Results 1 to 5 of 5

Math Help - Null Sets

  1. #1
    Senior Member slevvio's Avatar
    Joined
    Oct 2007
    Posts
    347

    Null Sets

    Hello all, I am trying to prove that a countable union of null sets is null, i.e.

    \displaystyle\bigcup_{n=1}^{\infty} X_n is null when each X_n is null. Now I am a bit confused about the notion of an infinite union. Is it enough to show that \displaystyle\bigcup_{n=1}^M X_n is null for all M \in \mathbb{N} ?

    I have managed to do that in the following way: since you pick \epsilon, then for X_1,\ldots X_M, these are all null so you can define sequences \{ I_{n_r} \} with \displaystyle\sum_{r=0}^{\infty}m(I_{n_r}) < \frac{\epsilon}{M+1}. Hence we define a sequence \{ I_r\} by putting all the sequence elements of \{I_{1_r}\} up to \{ I_{M_r}\} in the sequence, ie the sequence \{ I_{1_1}, I_{2_1},\ldots I_{M_1}, I_{2_1},I_{2_2},\ldots I_{M_2}, \ldots \}. Of course \displaystyle\bigcup_{n=1}^{M} X_n \subseteq \displaystyle\bigcup_{r=1}^{\infty} I_r, and we have that \displaystyle\sum_{n=1}^{\infty}m(I_r) < M\frac{\epsilon}{M+1} < \epsilon. Therefore \display\bigcup_{n=1}^{M} X_n is null for all M\in\mathbb{N}.

    But I am confused about the infinite union? Can I deduce it from the above?

    what about choosing \epsilon, then for each X_n, choose a sequence \{ I_{n_r}\} such that \displaystyle\sum_{r=1}^{\infty} m(I_{n_r}) < \frac{\epsilon}{2^{n+1}}. Then I would have to define a sequence \{ I_r\} which somehow contains infinitely many of the above sequences, so that I get \displaystyle\sum_{r=1}^{\infty} I_r < \epsilon. But can I construct a sequence like that?

    Any help would be appreciated, thank you
    Follow Math Help Forum on Facebook and Google+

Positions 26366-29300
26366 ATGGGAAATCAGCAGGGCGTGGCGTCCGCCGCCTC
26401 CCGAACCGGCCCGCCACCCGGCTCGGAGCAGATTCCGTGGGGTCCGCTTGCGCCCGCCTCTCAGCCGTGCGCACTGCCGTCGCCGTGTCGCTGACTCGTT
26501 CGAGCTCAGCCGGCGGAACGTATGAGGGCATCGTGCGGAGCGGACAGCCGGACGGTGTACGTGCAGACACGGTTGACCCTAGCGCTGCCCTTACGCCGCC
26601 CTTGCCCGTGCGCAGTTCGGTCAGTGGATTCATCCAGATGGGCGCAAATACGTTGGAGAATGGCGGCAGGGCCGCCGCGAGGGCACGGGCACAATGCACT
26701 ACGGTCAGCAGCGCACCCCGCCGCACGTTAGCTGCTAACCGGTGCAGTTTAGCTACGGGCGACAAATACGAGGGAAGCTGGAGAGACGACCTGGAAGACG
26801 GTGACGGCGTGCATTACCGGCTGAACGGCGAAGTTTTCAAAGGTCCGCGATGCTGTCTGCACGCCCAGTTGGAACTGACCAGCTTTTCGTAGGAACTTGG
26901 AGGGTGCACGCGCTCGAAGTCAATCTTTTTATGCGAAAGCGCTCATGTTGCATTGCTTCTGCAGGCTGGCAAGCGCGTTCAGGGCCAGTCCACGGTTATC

2. #2
    Senior Member roninpro's Avatar
    Joined
    Nov 2009
    Posts
    485
    Are you dealing with sets in a measure space? If so, then you can use the property that the measure, call it \mu, is countably subadditive. That is, if \{E_n\} is a countable sequence of sets in your \sigma-algebra, then

    \dipslaystyle \mu(\bigcup E_n)\leq \sum \mu(E_n)

    In particular, if all of the sets E_n are null sets, then the sum on the right is zero, which proves your result.
    Follow Math Help Forum on Facebook and Google+

  3. #3
    Senior Member slevvio's Avatar
    Joined
    Oct 2007
    Posts
    347
    Thanks for your response. Everything is in  \mathbb{R}. We just started the course and haven't define measure yet, so we're expected to do it from first principles at the moment, but no doubt we will study that which you mentioned at some point. Although I'm not too sure about this, the course description says that we will define the lebesgue integral, and measure theory will follow from a corollary.

    I feel a bit more confident about my solution. Indeed I can define a sequence just by writing the infinite list of sequences in a table starting at the top, writing all the elements of the first sequence in a row, then in the next row write the elements of the second sequence, and so on, and this is of course countable by the same reason \mathbb{Q} is, by drawing a line that "snakes" from the top left of the table.
    Follow Math Help Forum on Facebook and Google+

  4. #4
    MHF Contributor

    Joined
    Apr 2005
    Posts
    16,398
    Thanks
    1848
    Quote Originally Posted by slevvio View Post
    Hello all, I am trying to prove that a countable union of null sets is null, i.e.

    \displaystyle\bigcup_{n=1}^{\infty} X_n is null when each X_n is null. Now I am a bit confused about the notion of an infinite union. Is it enough to show that \displaystyle\bigcup_{n=1}^M X_n is null for all M \in \mathbb{N} ?
    No, you can't. That would show that the union of any finite collection of null sets is null. No matter how large N is, it is still finite.